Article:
Military Axle Repair Patent

Published by: David Sneed, Wheels That Won The West® Archives, LLC
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The records in the U.S. Patent Office are overflowing with wagon-related patents, both applied for and granted.  However, by the late teens in the 20th century, a shift was taking place and patent applications were beginning to drop considerably.  The automobile had come to stay and its impact could be seen in sales as well as within the increasing lack of patent submissions for wagon parts and designs.  Times were certainly changing.  Even so, there remained enough uses for - and users of – wood wheeled vehicles that some individuals and businesses were still actively pursuing protection of their related ideas.

So it was in July of 1918, during the last months of fighting in WW1, that Charles Lavers of Canada submitted his idea for quickly repairing steel axle wagons.  The concept seemed to be particularly focused on military needs, especially those related to heavy gun limbers, ammunition vehicles and army escort wagons.  Spelled out in the old government archives is the dual-use concept of employing a spare axle and spindle as a lifting jack to both repair and subsequently replace broken steel axles quickly.  Purportedly, once a broken axle was raised, it could then be temporarily propped up, the lifting jack removed and re-used as a new axle section by clamping it in place over the broken axle.  Further, each spindle was to be fitted with both right and left hand threads, thereby accommodating use on either side of the wagon.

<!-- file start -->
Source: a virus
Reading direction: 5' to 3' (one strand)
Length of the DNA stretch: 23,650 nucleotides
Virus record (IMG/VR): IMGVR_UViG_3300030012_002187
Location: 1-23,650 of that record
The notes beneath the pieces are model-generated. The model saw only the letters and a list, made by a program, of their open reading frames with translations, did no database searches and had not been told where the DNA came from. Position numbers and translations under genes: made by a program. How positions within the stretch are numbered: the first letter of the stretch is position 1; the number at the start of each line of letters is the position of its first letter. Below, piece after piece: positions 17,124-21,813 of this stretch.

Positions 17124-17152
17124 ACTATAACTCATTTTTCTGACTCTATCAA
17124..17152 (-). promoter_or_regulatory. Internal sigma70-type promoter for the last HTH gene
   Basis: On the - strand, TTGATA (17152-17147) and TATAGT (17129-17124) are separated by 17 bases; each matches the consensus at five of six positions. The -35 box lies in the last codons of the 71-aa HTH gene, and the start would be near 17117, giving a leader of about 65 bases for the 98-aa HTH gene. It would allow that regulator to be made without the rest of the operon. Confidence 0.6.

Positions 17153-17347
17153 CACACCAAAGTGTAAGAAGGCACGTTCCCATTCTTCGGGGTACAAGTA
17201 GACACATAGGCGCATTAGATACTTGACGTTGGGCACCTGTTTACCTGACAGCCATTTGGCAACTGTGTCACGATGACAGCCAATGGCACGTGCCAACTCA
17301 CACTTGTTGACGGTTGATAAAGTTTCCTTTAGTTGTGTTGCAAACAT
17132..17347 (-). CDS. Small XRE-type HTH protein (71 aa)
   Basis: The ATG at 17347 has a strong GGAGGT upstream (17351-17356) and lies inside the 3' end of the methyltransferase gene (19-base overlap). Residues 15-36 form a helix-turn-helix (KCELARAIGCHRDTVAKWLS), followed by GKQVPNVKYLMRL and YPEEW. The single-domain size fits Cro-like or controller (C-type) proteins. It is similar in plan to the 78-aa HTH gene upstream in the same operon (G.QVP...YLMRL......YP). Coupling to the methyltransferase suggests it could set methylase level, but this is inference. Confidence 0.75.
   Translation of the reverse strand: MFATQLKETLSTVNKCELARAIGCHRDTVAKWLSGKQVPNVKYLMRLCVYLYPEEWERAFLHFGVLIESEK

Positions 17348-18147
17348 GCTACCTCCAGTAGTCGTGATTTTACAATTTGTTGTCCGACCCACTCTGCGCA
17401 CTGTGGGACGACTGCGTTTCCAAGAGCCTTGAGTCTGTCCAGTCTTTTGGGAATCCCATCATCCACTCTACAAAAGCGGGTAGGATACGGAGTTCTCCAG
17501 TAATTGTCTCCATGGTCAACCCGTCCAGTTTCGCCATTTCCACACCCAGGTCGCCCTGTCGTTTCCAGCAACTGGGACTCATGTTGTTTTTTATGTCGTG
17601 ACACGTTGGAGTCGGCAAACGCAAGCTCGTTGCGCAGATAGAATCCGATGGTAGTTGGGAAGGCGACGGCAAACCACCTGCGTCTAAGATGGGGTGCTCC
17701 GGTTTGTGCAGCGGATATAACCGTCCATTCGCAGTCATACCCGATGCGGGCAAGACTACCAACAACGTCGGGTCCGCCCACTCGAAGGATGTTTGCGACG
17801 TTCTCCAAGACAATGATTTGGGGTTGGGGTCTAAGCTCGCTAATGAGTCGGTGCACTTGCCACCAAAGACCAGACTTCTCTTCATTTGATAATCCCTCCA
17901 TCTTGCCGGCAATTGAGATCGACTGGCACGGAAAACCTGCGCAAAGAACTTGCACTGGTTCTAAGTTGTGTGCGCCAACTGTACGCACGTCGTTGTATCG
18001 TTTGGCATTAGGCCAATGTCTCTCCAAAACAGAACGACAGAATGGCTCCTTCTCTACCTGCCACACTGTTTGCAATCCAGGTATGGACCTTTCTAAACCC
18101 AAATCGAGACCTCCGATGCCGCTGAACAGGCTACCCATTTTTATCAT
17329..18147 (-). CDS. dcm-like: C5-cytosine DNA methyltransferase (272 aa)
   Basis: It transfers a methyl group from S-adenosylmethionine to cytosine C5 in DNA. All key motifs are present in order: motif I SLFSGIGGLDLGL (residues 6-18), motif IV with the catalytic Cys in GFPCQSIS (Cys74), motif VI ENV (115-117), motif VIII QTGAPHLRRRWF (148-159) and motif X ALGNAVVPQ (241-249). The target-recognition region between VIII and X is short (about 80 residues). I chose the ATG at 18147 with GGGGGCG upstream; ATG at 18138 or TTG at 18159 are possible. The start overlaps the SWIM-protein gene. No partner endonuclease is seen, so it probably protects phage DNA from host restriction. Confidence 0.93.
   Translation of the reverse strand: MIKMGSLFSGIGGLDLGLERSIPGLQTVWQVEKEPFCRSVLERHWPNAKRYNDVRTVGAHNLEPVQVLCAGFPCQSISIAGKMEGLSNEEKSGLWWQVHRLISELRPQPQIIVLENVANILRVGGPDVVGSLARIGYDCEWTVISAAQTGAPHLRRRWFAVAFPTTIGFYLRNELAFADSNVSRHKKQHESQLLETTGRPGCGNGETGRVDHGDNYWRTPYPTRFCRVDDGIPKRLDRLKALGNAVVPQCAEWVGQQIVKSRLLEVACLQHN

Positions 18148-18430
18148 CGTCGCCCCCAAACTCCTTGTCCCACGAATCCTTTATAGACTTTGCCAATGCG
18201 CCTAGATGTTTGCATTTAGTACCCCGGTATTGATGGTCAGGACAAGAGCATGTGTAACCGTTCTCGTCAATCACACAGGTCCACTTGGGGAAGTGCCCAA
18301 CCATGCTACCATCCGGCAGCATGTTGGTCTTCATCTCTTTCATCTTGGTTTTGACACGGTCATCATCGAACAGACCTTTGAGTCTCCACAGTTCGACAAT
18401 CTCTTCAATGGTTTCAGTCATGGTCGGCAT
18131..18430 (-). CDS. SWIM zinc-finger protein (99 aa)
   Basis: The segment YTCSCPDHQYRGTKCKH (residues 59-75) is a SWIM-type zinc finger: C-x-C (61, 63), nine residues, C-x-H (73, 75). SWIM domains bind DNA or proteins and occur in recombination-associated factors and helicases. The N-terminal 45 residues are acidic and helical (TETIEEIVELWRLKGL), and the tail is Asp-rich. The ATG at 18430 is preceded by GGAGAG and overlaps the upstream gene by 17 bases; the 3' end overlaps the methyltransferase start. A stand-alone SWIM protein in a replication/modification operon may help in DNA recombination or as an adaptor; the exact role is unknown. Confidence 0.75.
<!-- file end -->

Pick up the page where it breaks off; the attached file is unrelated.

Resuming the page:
While the idea sounds plausible, it would be interesting to see effects of its actual use as well as any data showing the durability and long-term soundness of such a quick fix within challenging terrain.  At best, it seems a short term solution that might have additional functionality trials.
That said, some elements of this idea have evolved into successful practices today.  In fact, many modern trailers are designed with integrated jacks and separate spare axle spindles – new twists on an old idea.  Ultimately, it seems that, no matter the era, the need to be prepared and keep moving forward remains essential to both individual progress and national security.
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